Goldman Sachs’ CIO reveals the secret to motivating engineers: “They need to feel like they’re on the front line of the business.”
As Goldman Sachs restructures, its chief information officer has rolled out new processes – including a technique popularized by Amazon – so that its 12,000+ developers are more engaged.
To feel content at work, developers need to understand the business purpose behind their work, according to Goldman Sachs’ chief information officer Marco Argenti. Instead of asking tactical “how” questions before beginning a new project, Goldman engineers are now prompted to understand the impact their work will have on the firm’s bigger-picture goals.
“Now, we want them to answer the ‘why’ questions,” Argenti said at a Wall Street Journal event on Wednesday. “That is a big change.”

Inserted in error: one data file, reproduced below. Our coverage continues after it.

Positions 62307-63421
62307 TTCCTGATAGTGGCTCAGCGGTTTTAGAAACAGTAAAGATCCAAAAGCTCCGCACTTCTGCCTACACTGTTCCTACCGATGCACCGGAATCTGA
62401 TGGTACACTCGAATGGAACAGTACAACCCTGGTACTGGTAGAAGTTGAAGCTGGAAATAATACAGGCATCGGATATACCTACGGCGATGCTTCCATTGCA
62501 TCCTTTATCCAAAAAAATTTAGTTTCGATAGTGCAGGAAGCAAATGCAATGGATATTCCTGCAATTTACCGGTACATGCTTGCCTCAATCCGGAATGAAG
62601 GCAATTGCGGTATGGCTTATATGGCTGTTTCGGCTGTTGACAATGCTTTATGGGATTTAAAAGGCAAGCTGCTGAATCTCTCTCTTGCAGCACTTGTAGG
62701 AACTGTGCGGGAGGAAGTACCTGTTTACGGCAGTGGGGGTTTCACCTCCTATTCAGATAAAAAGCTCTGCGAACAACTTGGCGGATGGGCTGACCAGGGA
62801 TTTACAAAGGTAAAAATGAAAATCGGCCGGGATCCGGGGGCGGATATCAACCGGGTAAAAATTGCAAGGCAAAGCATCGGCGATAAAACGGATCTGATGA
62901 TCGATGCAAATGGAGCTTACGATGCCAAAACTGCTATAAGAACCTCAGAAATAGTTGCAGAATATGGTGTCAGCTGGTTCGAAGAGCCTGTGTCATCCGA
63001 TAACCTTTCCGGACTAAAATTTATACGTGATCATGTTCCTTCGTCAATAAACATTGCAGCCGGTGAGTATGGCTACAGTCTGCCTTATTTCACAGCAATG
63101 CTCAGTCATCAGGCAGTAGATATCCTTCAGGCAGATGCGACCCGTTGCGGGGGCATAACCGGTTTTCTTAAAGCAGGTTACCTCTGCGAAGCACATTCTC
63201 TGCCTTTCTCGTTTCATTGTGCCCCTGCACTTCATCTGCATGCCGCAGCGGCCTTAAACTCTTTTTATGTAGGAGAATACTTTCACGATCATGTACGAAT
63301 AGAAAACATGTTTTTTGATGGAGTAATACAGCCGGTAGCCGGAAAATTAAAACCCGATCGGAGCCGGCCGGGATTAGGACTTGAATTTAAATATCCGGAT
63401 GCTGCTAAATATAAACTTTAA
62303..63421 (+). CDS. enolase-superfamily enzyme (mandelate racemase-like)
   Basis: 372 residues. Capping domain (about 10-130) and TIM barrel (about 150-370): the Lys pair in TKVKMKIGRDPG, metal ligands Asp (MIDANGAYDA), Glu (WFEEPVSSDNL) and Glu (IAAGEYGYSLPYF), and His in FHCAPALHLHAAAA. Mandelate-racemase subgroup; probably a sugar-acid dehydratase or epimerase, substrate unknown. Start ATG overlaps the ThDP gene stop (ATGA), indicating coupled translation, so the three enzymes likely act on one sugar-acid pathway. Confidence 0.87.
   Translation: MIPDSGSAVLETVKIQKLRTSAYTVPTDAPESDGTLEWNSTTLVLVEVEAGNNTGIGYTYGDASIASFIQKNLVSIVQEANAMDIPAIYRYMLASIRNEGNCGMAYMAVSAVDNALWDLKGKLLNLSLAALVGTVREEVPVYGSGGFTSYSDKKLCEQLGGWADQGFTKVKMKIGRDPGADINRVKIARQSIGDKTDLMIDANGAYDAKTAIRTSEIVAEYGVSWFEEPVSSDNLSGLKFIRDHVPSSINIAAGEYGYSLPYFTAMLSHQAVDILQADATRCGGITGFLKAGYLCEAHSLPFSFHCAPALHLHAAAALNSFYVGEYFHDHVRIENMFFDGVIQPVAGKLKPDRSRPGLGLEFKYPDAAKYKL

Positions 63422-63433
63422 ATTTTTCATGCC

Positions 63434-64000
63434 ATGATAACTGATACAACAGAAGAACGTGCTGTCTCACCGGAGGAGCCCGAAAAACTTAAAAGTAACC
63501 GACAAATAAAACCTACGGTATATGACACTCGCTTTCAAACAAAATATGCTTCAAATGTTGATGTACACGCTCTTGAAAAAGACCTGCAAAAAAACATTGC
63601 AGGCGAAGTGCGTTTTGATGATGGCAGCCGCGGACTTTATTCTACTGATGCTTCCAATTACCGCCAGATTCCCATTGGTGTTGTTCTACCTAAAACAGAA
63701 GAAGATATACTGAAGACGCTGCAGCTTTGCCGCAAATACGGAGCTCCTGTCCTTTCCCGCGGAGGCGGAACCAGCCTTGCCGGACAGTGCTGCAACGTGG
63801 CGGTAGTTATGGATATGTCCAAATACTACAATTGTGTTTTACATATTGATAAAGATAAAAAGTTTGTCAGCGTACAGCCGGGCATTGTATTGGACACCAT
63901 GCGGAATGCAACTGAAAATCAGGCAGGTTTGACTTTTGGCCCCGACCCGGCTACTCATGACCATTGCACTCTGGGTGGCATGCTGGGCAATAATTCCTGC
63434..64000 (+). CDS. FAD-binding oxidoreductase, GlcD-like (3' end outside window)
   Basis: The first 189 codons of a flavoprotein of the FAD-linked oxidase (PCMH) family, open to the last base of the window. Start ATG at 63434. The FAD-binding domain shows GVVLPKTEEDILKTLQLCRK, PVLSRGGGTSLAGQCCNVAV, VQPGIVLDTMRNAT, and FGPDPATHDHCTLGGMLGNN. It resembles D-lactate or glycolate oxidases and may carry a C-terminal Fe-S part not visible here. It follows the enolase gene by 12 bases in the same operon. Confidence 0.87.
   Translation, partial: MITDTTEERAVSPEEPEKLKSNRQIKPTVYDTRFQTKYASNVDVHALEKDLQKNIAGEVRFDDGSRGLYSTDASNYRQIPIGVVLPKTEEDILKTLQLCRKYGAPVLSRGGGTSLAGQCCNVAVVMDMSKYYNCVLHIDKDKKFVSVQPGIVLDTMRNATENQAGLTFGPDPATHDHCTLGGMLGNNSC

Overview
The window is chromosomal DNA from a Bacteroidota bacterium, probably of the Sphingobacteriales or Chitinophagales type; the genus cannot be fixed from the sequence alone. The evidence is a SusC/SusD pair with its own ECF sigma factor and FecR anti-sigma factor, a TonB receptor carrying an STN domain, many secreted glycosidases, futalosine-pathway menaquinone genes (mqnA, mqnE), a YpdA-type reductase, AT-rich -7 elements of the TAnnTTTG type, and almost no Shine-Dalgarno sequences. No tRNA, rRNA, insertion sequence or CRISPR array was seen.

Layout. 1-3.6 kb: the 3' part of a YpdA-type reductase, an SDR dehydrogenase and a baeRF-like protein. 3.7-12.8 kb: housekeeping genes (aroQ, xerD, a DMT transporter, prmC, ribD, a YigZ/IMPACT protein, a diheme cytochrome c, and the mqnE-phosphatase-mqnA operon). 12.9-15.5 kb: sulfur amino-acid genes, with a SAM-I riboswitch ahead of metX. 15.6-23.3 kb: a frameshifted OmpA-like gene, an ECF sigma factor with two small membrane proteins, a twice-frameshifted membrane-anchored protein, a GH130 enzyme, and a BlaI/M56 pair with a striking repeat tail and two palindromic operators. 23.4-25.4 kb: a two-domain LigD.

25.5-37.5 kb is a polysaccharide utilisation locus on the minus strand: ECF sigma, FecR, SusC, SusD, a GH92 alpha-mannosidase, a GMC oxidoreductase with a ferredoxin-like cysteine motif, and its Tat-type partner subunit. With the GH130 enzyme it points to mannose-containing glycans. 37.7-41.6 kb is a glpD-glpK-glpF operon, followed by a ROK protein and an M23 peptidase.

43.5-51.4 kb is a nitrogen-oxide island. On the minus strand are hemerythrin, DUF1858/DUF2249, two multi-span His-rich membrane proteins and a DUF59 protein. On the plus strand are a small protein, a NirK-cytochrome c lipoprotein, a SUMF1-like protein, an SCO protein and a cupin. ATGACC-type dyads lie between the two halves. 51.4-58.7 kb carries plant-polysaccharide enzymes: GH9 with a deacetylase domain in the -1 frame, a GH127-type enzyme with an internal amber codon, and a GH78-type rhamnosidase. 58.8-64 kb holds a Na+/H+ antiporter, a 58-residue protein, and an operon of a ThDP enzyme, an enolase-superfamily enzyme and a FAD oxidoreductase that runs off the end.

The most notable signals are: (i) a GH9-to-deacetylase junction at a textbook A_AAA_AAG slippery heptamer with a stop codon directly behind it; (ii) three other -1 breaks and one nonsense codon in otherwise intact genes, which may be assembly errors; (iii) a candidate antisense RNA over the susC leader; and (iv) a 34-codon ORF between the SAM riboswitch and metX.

Argenti, who is less than a month into his new role as sole CIO, has also instituted the “working-back” memo exercise made famous by his former employer, Amazon. Engineers now work together with bizdev employees on mock press releases for the products they’re going to build, before development starts. This helps with employee empowerment and retention, Argenti said.
Argenti’s interview comes as Goldman is shaking up divisions and management to elevate its tech offerings. His former co-CIO, George Lee, now leads Goldman’s new Office of Applied Innovation alongside former Alphabet executive Jared Cohen.
Argenti’s not the only one waxing on about keeping engineers happy lately: A Capital One exec recently explained how the bank has motivated talent and mitigated burnout through automation. The emphasis makes sense: Despite layoffs across Wall Street more broadly, competition for engineers in the financial world is still fierce.